During startup the PIA Windows service(pia-service.exe) loads the OpenSSL library from C:\Program Files\Private Internet Access\libeay32.dll. This library attempts to load the C:\etc\ssl\openssl.cnf configuration file. By default on Windows systems, authenticated users can create directories under C:\. A low privileged user can create a openssl.cnf configuration file to load a malicious OpenSSL engine library resulting in the arbitrary code execution as SYSTEM when the service starts.
The root cause is when the OpenSSL libraries were built, the OPENSSLDIR parameter was set to a path which a low privileged user can modify or create. I believe this issue is lurking in many Window applications that bundle OpenSSL libraries. I have discovered the same vulnerability in several other Windows applications and will be disclosing those findings when patches are available.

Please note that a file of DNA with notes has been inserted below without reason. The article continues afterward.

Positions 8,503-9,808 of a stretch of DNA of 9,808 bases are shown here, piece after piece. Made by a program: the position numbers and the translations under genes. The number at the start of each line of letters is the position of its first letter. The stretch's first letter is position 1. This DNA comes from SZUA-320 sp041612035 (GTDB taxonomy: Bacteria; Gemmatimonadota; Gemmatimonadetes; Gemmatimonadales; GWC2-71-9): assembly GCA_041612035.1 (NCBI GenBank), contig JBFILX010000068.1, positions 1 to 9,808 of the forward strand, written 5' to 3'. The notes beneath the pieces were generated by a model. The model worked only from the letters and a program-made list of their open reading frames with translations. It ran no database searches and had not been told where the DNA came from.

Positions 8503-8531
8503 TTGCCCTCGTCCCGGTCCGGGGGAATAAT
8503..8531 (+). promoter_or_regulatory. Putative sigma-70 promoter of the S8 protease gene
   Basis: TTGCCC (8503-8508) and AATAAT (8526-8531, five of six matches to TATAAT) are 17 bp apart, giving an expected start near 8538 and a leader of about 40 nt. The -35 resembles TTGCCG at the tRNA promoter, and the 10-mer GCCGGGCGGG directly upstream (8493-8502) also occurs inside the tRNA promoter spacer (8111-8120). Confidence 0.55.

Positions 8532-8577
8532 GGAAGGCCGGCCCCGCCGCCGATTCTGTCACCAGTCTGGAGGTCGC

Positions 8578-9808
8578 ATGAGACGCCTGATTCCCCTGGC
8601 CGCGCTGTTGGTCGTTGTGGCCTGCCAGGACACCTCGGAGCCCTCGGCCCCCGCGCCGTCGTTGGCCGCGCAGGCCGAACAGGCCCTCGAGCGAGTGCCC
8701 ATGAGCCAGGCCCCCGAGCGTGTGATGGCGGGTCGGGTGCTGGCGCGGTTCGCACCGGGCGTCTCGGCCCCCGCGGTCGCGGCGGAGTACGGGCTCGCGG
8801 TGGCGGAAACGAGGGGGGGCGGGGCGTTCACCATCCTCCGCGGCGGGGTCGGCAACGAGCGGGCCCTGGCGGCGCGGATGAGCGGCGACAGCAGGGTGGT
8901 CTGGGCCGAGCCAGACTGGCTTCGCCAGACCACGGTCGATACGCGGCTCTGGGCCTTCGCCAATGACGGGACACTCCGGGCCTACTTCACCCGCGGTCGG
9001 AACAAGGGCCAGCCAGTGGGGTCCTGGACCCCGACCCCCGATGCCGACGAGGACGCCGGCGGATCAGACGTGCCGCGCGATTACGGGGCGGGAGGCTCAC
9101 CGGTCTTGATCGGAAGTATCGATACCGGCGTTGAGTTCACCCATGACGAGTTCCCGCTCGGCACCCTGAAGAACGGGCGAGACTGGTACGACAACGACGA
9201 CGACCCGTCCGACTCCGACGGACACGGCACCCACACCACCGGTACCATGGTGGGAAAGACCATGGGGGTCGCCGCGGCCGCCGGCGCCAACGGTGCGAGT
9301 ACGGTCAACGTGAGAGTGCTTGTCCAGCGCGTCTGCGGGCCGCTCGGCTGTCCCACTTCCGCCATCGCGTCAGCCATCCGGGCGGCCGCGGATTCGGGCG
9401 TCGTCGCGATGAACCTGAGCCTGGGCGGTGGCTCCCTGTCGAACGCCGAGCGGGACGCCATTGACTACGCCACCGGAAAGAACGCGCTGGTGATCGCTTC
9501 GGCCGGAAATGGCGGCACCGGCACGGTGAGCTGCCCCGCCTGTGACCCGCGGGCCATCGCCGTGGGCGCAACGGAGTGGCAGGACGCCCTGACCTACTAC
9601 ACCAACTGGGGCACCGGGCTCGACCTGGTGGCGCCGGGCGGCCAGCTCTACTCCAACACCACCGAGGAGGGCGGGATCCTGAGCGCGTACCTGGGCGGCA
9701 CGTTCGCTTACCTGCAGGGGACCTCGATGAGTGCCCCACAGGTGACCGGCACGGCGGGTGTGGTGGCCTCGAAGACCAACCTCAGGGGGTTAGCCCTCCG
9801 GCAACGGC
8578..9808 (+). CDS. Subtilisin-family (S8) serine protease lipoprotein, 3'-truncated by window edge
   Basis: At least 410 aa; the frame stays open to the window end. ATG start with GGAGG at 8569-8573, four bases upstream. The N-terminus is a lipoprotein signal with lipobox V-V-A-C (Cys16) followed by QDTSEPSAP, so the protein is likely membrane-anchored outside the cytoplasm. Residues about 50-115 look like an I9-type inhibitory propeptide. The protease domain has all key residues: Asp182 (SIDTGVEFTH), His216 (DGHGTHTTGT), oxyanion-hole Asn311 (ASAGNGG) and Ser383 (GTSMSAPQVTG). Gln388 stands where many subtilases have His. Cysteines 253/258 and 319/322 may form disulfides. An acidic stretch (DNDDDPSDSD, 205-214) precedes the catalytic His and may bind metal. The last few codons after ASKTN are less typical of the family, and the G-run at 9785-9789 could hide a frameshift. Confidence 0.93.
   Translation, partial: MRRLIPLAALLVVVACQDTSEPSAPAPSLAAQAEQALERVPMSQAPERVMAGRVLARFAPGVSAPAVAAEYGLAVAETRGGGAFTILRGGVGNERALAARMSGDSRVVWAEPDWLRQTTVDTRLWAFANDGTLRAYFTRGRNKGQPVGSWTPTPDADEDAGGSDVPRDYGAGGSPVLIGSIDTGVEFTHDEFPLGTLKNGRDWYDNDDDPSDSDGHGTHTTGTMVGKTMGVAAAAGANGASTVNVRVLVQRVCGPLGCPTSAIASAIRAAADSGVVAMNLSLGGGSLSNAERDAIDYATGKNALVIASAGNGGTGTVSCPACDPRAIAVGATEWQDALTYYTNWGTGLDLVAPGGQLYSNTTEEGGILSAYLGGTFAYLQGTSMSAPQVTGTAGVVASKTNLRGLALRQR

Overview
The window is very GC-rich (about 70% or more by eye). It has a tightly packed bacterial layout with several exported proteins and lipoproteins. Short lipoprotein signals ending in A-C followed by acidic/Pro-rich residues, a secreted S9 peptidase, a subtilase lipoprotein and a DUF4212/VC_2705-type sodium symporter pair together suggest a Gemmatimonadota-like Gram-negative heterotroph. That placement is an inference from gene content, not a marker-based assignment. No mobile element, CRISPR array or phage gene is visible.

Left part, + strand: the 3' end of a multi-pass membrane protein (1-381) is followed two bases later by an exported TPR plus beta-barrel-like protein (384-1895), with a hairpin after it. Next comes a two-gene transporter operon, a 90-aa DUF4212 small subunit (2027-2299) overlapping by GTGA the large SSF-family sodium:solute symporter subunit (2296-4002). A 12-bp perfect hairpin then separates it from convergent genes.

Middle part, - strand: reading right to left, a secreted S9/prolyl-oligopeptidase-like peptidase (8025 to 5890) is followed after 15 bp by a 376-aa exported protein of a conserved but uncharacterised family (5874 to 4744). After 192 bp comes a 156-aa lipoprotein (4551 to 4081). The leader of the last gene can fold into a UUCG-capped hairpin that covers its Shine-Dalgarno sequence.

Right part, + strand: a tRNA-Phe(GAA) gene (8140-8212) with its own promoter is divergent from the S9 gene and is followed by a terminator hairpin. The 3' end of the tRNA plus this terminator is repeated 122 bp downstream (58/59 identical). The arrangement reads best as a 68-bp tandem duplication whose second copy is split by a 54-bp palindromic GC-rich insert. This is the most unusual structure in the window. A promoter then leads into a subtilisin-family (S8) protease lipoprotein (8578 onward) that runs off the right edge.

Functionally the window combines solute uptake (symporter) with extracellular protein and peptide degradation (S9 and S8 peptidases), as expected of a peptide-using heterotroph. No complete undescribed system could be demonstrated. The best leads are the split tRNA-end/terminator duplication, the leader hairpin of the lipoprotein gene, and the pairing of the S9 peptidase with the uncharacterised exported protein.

I created a simple tool to help identify potentially vulnerable OpenSSL libraries –https://github.com/mirchr/openssldir_check.
CVE-2019-12572 has been patched in v1.2.1. The latest Windows desktop client can be upgraded automatically via the application or manually from the download page at Private Internet Access.
While hunting for potential vulnerabilities in the Windows Private Internet Access desktop application I noticed a failed call to open the c:\etc\ssl\openssl.cnf file during the service startup.
This caught my attention and I needed to research this further. But before I get into the details of that, let’s take a step back and see how I arrived there.